Georgian Church in Palestine: Georgia is a republic in the south of the Soviet Union. Georgia was called in early times IBERIA. The first Georgian convent in Palestine was founded at Jerusalem by King Tatian (466. 499) of Georgia. Destroyed by the Persians in 614, it was restored by Emperor Justinian II (686-711). This was the Convent of the Holy Cross (Deir-el-Musallabeh). The Georgians in debt sold this monastery to the Greek Orthodox Church. - The Georgians possessed other convents: St. Nicholas, St. Sabas, St. John, the Grotto at Bethlehem, St. Abraham, St. Basil, St. Samuel in the basin of the Jordan. All these Georgian monasteries were founded between the 5th and the 9th century. - The Franciscans bought from the Georgians in 1599 the Convent Deir-el-Amoud (Convent of the Pillar). At that time this convent was occupied only by three aged Georgian nuns. The Franciscan convent is now named St. Saviour. Surrounded by the Franciscan property is still the small Greek-Orthodox convent for nuns. This small convent has as patron St. George.

Georgius, monk, martyr in Bethlehem. No year is indicated. The AA.SS. mention this monk on April 20.

Georgius, Johannes, Julianus and 57 companions, martyrs in

Jerusalem in 723. The AA.SS. mention the feast on Oct 21. The 'Passio' of Georgius is translated from the Syriac.

Georgius, nephew (germanus) of St. Johannes Climacus. They were in Palestine after 562. (AA.SS. March 30)

Geraldus, St., abbas Silvae Majoris. He came to Palestine round 1070. (Vita S. Ger., c. III, n. 17-18; Vita altera, c. I, n. 10-11) (AA.SS. April 5)

Gerard III, bishop of Bethlehem. He took a soft white stone from the Grotto of Milk in Bethlehem as a relic to the camp of King Baldwin III (1143-1162) during the siege of Ascalon in 1153.

Gerard Boccabadatus of Modena, Blessed. He was in the Holy Land from 1249 till 1251. He died at Modena in 1256.

Gerard de Ridefort. This Grand Master of the Knights Templars saved his life at Sepphoris and at Tiberias in 1187. He was taken prisoner at Acre in 1189, and then he was beheaded.

Gerard of VIIIamagna. Still a lay man he joined a Crusader knight and started for Palestine. He was taken prisoner but ransomed. He joined another Crusader. In Jerusalem, he served among the helpers of the Knights. He returned to Italy and entered the Franciscan Order. He died in May, 1242. The Breviarium Ordinis Minorum venerates him as Blessed, on May 31.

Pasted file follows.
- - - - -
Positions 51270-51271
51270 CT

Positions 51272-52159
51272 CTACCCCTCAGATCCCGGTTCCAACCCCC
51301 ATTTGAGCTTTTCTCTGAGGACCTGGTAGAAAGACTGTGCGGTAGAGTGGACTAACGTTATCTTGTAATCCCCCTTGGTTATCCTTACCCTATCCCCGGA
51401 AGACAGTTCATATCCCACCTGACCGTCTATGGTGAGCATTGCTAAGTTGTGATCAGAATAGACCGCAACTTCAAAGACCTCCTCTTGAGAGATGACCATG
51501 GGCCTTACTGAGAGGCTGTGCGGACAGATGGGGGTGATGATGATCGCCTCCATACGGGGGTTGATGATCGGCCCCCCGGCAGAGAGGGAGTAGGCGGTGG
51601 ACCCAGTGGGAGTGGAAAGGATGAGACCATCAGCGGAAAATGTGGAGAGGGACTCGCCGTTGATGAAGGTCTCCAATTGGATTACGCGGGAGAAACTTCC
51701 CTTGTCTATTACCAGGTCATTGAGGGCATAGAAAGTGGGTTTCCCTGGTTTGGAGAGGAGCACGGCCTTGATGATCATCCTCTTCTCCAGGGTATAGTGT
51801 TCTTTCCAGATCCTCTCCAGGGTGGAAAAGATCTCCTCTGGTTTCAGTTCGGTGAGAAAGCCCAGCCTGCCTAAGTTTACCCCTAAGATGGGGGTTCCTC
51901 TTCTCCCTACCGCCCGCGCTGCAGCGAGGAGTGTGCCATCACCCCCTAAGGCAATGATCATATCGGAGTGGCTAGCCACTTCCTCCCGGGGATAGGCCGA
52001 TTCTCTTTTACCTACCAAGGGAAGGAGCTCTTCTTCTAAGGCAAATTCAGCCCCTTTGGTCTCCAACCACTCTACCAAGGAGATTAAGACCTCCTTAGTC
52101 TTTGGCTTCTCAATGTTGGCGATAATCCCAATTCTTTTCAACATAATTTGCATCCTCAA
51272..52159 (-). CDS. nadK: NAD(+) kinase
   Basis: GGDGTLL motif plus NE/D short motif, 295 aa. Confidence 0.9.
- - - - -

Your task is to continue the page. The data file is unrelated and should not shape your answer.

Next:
Gerardeo Mecateo, Blessed. He belonged to the Third Order of St. Francis. At his arrival in the Holy Land, he was taken prisoner by the Turks. He returned to Italy and died on May 4, 1242. (To be identified with Gerard of VIIIamagna?)

Gerardesca Pisana, Blessed. She planned a pilgrimage to Palestine, round 1240. (Vita B. Gerardescae, c. IV, n. 34-41) (AA.SS. May 29)

Gerardus, St., episcopus Chanadensis. He came to Palestine before 1000. (Vita S. Ger., n. 2; - Elogium, auct. Petro de Natalibus, Lectiones, n. 1) (AA.SS. Sept 24)

Gerardus Fr. He announced in 1250 at Constantinople the captivity of St. Louis. The AA.SS. mention Gerardus on March 19.

Gerardus, hermit of Cologne. He was met in Egypt, round 1400, by an English bishop. (AA.SS. April 14)

Gerardus, Sanctus. Circa 1000. Falsa patris S. Gerardi expeditio in Terram Sanctam (AA.SS. Sept 24).

Gerardus, Sanctus. He is mentioned, circa 1099, together with Saint Bernardus and Saint Arcanus in AA.SS. Oct 14.

Gerardus, Sanctus, Arvernensis. (Acta S. Gerardi, n. 1-4) (AA.SS. Aug 11) He lived during the first Crusade (1096-1099). He came to Palestine round 1100 (AA.SS. Aug 11; Oct 25)

Gerasimos, Greek Orthodox Patriarch of Jerusalem (1891-1897) He constructed schools and sought to neutralize the effects of the proliferation of Russian schools in the Holy Land.